“I don’t agree with his approach to Trump. But I want to grow the party, not divide the party, ”said Senator Lindsey Graham (RS.C.). “Ben’s future is bright, if he wants to, in the Republican Party.”
Sasse spoke to Trump during his presidency more than he hinted at publicly, pressuring Trump to choose Supreme Court Justice Amy Coney Barrett and trying to dissuade his tariff regime. In general, Sasse supported Trump’s Senate candidates and legislation, but hated the antagonistic style of the former president.
A first draft censorship resolution from the Nebraska GOP, due for consideration on Saturday, said Sasse “has consistently engaged in public acts of ridicule and slander against President Donald J. Trump.” An effort by the Omaha region to condemn Sasse collapsed this week, signaling a potential lack of enthusiasm to follow.
Sasse sees the party’s efforts to condemn him as the latest act of performative outrage in American politics. He wishes he could do more to explain to Republicans that promoting and protecting Trump isn’t what it means to be conservative: “You can’t redefine conservatism to mean conspiracy theorism.”
“I would like to persuade more people,” Sasse said. “We should try to be able to explain a Madisonian view of conservatism: limited government, First Amendment, local community is paramount.”
With the former president removed from office, though still wielding serious influence, Sasse now has that opportunity as one of the most prominent anti-Trump politicians in a party that lacks a clear leader. . He said he would help Republicans take over the Senate, but is looking for “candidates who want to do something more than Marjorie Taylor Greene.”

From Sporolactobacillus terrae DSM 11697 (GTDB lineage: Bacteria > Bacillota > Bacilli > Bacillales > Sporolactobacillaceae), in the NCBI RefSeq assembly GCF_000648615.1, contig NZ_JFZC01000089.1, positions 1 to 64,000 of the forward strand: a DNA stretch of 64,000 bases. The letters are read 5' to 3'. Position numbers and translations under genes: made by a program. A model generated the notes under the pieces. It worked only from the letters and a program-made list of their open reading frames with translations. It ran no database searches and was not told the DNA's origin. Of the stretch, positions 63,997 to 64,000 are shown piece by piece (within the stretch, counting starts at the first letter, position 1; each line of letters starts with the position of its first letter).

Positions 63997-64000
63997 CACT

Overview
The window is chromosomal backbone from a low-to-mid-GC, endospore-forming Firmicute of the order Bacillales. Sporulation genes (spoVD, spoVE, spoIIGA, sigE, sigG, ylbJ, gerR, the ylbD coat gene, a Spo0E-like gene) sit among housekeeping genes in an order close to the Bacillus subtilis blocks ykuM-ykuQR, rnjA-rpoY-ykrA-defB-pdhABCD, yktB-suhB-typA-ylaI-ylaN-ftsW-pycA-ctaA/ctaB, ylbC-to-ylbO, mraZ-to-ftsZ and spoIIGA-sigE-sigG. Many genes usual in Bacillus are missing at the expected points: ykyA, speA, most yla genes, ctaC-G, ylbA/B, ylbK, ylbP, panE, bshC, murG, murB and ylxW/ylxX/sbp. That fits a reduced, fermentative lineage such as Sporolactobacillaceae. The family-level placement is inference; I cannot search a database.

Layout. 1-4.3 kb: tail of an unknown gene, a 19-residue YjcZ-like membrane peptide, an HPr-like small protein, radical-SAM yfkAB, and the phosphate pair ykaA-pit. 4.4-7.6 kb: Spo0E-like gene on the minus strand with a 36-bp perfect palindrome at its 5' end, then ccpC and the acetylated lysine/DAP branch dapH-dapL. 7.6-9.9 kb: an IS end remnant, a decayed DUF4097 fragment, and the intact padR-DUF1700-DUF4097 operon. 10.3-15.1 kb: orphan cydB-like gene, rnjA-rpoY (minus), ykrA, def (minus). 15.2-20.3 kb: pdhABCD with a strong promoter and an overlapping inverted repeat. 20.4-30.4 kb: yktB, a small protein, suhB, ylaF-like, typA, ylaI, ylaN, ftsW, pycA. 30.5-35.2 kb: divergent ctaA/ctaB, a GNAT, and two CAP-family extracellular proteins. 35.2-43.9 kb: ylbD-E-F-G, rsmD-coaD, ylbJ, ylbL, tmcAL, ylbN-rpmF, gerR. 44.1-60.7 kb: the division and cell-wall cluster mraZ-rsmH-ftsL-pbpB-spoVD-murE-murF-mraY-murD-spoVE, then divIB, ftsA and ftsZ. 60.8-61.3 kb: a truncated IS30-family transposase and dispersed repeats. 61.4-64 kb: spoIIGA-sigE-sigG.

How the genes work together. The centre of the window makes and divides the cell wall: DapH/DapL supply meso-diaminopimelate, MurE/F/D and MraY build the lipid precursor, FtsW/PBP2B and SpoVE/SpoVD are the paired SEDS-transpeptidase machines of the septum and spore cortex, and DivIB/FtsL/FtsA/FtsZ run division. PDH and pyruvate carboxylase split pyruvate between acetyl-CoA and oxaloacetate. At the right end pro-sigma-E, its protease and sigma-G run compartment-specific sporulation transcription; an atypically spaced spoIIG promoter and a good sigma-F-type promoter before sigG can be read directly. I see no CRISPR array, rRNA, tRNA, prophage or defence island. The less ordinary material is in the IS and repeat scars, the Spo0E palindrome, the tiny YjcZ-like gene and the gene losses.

Before long, Sasse will certainly be in the presidential mix for Republicans looking to turn the page on Trump.
“He would be a great candidate,” said Sen. Rob Portman (R-Ohio), who is retiring next year and mentored Sasse as a senator. “I just want to warn that 2024 is a lifetime away. And you don’t know where he’s positioned in relation to the pitch, if he’s running.
“He’s the kind of guy who goes deep into the weeds,” said Sen. Pat Toomey (R-Pa.), Who voted to condemn Trump. “He has a very important and constructive voice for the party.”
Still, Sasse is selective about when to use this voice. He avoids the Capitol scrums and television hits. But he has a lot to say.
In a 30-minute interview, he went from his censorship to the failure of the Texas energy grid as “another case of crying swallow-up culture war.” Asked about his opinion on President Joe Biden’s stimulus package, he unleashed a long condemnation of Biden’s “disastrous” spending plan on education. He acknowledges how agitated the problem is making him, adding that “I didn’t want to get excited.”
But Sasse can get intense discussing his issues. His biggest criticism of his own work is that the Senate “doesn’t really focus on” the issues the country faces in regards to the future of work, confronting China and preparing for what life is like. in 10 years.
It sure doesn’t sound like a neat and orderly presidential platform, does it?
“I’m genuinely focused on the issues I’m focusing on because I think that’s the best way to deal with my call to love my neighbor in this job,” Sasse said. “So 2024 is not really my schedule. 2030 is the timeline. “